The so-called “Saudization” process refers to the strategies pursued by the government of Saudi Arabia so as to increase the number of Saudi citizens who work in the private sector. (Alwethainani & Dato’ Mansor, 2016) This policy has been officially portrayed as seeking to achieve three strategic goals: 1) reduce the number of unemployed Saudi nationals in the domestic economy (Ramady, 2010, p. 366), 2) Minimize the dependency upon foreign labor forces (Ramady, 2010, p. 366) 3) Remittances and income which would have gone to the home countries of foreign labor is to be reintegrated into the Saudi domestic economy. (Ramady, 2010, p. 366) At the same time, the policy itself is only necessary in so far as the private sector has relied upon international foreign labour. (Alwethainani & Dato’ Mansor, 2016) From this perspective, it can be argued that the entire process of Saudization is a particular response to the fact that the Saudi private sector has taken advantage of the framework of global capitalism, thereby employing cheap labor forces, while neglecting Saudi nationals. Whereas Saudization could be hailed as an attempt to correct this neglect, from another perspective, the process also creates a new set of problems, whereby the expatriate is confronted with the loss of employment. From the conceptual perspective of social psychology, this shift could be analyzed from a reversal of ingroup/outgroup status. Whereas Saudi nationals were previously the outgroup with regards to employment in the private sector, such that foreign workers constituted the preferred ingroup, it is now the Saudi national who belongs to the ingroup whereas foreign labor are now an outgroup. This informs the following potential research question: in so far as ingroup/outgroup delineations in a given society are ethically problematic (Dasgupta, 2004), is it not the case that the Saudization process has not addressed fundamental social problems, above all those related to the nature of global capitalism, but merely reversed ingroup/outgroup statuses in society?
In order to investigate this research question, qualitative research based on interviews which include all affected groups (managers, Saudi nationals, expatriots, etc.,) could include the following questions, which attempt to 1) understand individual views of the process, 2) portray first-person narratives about the Saudization process, 3) allow interviewees to situate the Saudization process in the context of their own experiences, prejudices, world-views, 4) allow interviewees to situate the Saudization process in relation to more global questions, such as the effects of global capitalism.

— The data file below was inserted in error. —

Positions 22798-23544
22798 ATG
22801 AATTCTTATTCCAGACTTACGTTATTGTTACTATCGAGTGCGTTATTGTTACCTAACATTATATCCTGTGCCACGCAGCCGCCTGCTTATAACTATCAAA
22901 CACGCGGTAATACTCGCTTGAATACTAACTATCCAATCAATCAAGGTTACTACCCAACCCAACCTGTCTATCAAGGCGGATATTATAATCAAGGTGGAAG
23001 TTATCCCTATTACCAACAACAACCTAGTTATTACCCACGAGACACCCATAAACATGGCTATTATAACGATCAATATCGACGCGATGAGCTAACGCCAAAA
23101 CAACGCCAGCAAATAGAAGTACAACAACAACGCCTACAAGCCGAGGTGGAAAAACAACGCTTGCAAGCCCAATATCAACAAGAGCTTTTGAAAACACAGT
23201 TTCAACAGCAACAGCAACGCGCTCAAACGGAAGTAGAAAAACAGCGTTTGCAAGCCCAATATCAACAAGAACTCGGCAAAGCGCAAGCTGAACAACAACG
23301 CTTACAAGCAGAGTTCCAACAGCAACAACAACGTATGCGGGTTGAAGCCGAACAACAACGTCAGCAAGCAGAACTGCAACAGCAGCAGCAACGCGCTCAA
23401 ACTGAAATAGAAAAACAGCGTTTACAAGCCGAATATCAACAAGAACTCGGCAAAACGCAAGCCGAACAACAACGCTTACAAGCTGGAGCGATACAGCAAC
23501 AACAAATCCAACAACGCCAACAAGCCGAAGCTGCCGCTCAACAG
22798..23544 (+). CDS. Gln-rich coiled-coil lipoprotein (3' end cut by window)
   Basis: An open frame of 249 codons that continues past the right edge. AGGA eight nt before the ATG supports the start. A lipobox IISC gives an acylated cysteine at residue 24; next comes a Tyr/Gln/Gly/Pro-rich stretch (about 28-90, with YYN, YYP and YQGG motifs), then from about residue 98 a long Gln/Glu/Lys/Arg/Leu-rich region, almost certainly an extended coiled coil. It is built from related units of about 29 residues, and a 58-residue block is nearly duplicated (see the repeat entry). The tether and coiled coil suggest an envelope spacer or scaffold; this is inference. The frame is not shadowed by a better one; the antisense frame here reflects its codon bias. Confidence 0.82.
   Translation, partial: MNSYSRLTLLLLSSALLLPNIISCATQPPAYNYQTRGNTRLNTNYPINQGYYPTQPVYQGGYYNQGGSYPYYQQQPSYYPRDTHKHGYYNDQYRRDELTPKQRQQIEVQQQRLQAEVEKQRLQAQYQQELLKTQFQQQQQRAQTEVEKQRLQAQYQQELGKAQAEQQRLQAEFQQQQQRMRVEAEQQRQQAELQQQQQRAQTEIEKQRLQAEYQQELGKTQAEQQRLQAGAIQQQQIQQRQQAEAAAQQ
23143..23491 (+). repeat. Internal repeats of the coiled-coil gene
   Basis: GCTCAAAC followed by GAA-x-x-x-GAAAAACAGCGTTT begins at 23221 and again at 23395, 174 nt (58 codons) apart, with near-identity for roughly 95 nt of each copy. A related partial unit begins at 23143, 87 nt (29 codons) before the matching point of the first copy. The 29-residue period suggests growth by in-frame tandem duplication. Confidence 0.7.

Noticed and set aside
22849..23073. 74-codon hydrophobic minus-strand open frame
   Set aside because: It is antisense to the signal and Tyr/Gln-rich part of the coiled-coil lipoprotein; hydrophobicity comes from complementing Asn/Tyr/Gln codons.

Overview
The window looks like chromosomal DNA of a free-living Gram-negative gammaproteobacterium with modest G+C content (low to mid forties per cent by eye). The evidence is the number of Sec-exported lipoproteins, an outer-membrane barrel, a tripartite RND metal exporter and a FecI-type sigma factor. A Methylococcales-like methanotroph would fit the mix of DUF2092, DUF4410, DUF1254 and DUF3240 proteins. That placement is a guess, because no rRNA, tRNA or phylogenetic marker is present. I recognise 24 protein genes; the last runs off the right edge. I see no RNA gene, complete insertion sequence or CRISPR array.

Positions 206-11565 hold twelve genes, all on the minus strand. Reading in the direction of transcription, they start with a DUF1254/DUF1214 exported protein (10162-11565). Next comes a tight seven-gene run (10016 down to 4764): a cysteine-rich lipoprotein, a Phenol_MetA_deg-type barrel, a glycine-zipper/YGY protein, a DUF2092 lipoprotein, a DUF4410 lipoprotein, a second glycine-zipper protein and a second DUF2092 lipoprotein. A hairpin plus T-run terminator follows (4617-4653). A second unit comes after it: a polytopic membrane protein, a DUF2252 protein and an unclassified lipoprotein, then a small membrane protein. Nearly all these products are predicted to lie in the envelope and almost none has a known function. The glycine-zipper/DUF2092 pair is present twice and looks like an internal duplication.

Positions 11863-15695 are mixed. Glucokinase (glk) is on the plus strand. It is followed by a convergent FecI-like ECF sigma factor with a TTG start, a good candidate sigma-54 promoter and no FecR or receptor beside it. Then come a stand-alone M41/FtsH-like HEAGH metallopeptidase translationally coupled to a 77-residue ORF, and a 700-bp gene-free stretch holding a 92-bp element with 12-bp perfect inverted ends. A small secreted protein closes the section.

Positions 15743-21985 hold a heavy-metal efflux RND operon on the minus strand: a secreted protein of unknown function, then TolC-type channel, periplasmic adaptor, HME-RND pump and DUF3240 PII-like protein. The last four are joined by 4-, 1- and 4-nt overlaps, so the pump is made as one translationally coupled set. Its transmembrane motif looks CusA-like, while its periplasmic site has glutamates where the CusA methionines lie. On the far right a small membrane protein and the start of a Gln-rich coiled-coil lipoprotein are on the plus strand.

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1. How do you view the Saudization process?
2. What are the positive effects of the Saudization process?
3. What are the negative effects of the Saudization process?
4. How have you been directly affected by the Saudization process?
5. Do you consider the Saudization process as reflective of ingroup/outgroup concepts, the former defined as “a group which one belongs to” (Hewstone, Rubin & Willis, 2002, p. 575) and the latter defined as “a group to which one does not belong to” (Hewstone, Rubin & Willis, 2002, p. 575)?
6. To what extent do you view the Saudization process as the result of globalization, and, more specifically, that of global capitalism?
7. To what extent do political entities, such as nation-states, have obligations to their citizens in terms of employment, and to what extent do these same political entities have obligations to business, private enterprise, the functioning of the free market, and participation in global capital?
8. How in your view does the Saudization process address the concept of worker’s rights?
9. What is your view on globalization, and, more specifically, the globalization of the labour market?

  • Alwethainani, M. & Dato’ Mansor, Z.B. (2016). “Localization of Workforce in Saudi Arabia: Historical Review of the Problem.” Science International. 28(2). 1781-1785.
  • Dasgupta, N. (2004). Implicit Ingroup Favoritism, Outgroup Favoritism, and their Behavioral Manifestations. Social Justice Research. Vol. 17, No. 2. June. 143-169.
  • Hewstone, M., Rubin, M. & Willis, H. (2002). Annual Review of Psychology. 53. 575-604.
  • Ramady, M.A. (2010). The Saudi Arabian Economy: Policies, Achievements, and Challenges. New York: Springer.